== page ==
As the older adult population continues to escalate in North America, so does the elderly population residing in nursing homes and assisted living facilities toward the end of life. Most older adult residents in long-term care are predicted to die in a nursing home (an estimated 80%) or to be discharged or transferred to a hospital right before passing away. The duration an older adult stays in a nursing home is not long: 20 to 25 months on average in Canada and 5 to 33 months on average in the United States. The quality of death these elderly residents experience as a primary component of late-life quality of life is clearly critical. Unfortunately, many long-term care residents near the end of life are victims to burdensome symptoms and potentially deleterious care practices.
End-of-life care is generally unsatisfactory in long-term care facilities, especially for older adult residents with dementia. Far too many residents nearing the end of life experience burdensome yet treatable symptoms, consequently leading to both unnecessary suffering and significantly higher health care expenses. The most commonly experienced symptoms are pain, decreased intake of food and fluids resulting in dehydration and cachexia, respiratory issues, fever, urinary incontinence, and delirium. Patients with dementia are at higher risk of developing pressure ulcers than those without dementia, and express changes in behavior such as aggressiveness during personal care.
Care providers of these facilities are responsible for providing their residents with the best quality of care in order to maintain their overall well-being. Staff must strive to manage their patients’ burdensome symptoms appropriately and avoid delivering inappropriate care practices as a means of giving consistent, high-quality end-of-life care.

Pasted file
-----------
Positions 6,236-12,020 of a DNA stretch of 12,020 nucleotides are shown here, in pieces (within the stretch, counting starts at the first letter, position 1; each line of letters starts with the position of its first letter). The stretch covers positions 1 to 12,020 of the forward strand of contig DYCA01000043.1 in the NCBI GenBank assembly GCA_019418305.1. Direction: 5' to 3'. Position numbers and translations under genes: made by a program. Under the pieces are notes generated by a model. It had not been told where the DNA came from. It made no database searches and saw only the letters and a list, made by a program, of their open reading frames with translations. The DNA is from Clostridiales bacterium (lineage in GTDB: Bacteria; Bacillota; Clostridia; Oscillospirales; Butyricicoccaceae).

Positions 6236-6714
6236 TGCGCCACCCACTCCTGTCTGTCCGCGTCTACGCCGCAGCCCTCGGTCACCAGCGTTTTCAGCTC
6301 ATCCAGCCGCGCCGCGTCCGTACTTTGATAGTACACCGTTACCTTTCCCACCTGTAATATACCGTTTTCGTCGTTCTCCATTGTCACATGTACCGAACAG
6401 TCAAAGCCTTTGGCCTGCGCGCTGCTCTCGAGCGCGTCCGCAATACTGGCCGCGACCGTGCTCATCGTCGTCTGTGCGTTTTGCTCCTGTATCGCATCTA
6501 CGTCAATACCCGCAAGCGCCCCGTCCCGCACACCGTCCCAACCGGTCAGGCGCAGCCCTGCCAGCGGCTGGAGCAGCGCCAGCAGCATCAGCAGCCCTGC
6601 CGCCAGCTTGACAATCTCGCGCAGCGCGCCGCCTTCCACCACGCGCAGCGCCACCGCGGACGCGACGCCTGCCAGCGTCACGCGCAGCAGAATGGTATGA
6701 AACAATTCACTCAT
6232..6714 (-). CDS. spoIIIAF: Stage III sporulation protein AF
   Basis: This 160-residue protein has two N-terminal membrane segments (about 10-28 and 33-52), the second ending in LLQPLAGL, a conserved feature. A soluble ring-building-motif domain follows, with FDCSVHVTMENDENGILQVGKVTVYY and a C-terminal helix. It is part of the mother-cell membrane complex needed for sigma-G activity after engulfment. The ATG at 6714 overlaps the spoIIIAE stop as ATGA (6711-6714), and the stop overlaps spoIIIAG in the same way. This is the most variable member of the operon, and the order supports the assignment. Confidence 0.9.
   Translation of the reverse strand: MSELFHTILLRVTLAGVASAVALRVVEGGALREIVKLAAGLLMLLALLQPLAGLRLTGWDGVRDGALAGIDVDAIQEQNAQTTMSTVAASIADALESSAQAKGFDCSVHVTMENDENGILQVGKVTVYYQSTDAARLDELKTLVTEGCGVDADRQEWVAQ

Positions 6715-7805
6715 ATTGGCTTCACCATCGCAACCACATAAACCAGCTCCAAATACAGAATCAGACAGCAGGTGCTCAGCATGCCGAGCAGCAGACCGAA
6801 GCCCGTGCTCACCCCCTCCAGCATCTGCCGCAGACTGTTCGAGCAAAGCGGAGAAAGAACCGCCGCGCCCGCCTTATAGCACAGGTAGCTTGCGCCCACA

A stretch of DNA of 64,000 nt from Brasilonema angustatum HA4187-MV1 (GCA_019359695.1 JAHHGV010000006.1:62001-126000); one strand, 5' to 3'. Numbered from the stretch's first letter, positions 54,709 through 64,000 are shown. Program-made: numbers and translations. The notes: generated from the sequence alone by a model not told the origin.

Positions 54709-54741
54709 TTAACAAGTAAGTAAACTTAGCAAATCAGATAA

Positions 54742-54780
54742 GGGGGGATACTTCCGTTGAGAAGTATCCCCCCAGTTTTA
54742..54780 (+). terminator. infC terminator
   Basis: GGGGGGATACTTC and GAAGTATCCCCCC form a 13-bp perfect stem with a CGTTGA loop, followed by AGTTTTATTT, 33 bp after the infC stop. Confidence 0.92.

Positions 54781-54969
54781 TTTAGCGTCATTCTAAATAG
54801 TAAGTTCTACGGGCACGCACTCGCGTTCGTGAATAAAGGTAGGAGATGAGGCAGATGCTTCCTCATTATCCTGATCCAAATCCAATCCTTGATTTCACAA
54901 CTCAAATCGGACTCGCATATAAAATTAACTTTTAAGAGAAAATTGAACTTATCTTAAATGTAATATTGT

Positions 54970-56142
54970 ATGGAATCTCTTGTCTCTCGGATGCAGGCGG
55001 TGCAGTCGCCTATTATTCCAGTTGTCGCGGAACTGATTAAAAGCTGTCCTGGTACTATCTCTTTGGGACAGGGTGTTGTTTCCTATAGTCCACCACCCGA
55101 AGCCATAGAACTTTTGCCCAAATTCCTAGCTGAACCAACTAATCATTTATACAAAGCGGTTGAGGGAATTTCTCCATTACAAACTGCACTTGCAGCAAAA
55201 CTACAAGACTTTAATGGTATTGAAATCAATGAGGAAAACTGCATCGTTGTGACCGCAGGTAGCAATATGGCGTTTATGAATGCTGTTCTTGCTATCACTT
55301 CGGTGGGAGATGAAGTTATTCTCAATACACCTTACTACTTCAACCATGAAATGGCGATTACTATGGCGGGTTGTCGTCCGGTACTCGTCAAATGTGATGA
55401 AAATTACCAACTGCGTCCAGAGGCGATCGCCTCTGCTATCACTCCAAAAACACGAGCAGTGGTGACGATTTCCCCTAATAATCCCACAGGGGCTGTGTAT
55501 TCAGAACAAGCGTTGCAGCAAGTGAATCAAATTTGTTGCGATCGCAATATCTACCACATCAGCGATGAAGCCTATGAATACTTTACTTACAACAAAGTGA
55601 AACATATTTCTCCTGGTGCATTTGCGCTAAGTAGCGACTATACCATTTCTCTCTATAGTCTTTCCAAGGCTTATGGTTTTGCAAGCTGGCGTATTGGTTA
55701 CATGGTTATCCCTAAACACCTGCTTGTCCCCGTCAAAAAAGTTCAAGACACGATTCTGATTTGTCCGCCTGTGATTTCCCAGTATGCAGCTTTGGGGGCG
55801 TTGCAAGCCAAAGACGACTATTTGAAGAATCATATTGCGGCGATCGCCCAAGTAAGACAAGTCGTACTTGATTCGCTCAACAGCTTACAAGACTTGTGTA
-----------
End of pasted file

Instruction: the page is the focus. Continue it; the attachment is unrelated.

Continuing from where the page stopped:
A recent study published in the Journal of the American Medical Directors Association aimed to identify the opinions of long-term care providers about the influence of symptoms and practices for both senior residents and care facilities. The study sought to identify common burdensome symptoms and potentially hazardous practices in regards to end of life care for nursing home residents, as well as create and examine the feasibility of a procedure to have a variety of groups of nursing home care providers to rate influence of symptoms and practices.
Among the participants of the study, three of the most commonly experienced symptoms were urinary incontinence (79.9%), fecal incontinence (66.7%), and responsive behaviors (63%). The three most commonly used practices were polypharmacy (55.2%), antipsychotic use with no diagnosis of psychosis (29.2%), and physical restraint utilization (18.7%). The symptoms rated as being the most burdensome were pain, responsive behaviors, and urinary incontinence. The care practices rates as having the most influence were polypharmacy, hospital and emergency department transitions, and antipsychotic use with no diagnosis of psychosis.
Residents living in nursing homes and assisted living facilities are faced with burdensome symptoms and unethical care practices near the end of life. Addressing those symptoms and practices is crucial to enhance the quality of dying for these older adult residents. The study discussed expresses the importance of care givers in long-term care facilities assessing the influence of symptoms and care procedures on elderly resident experience.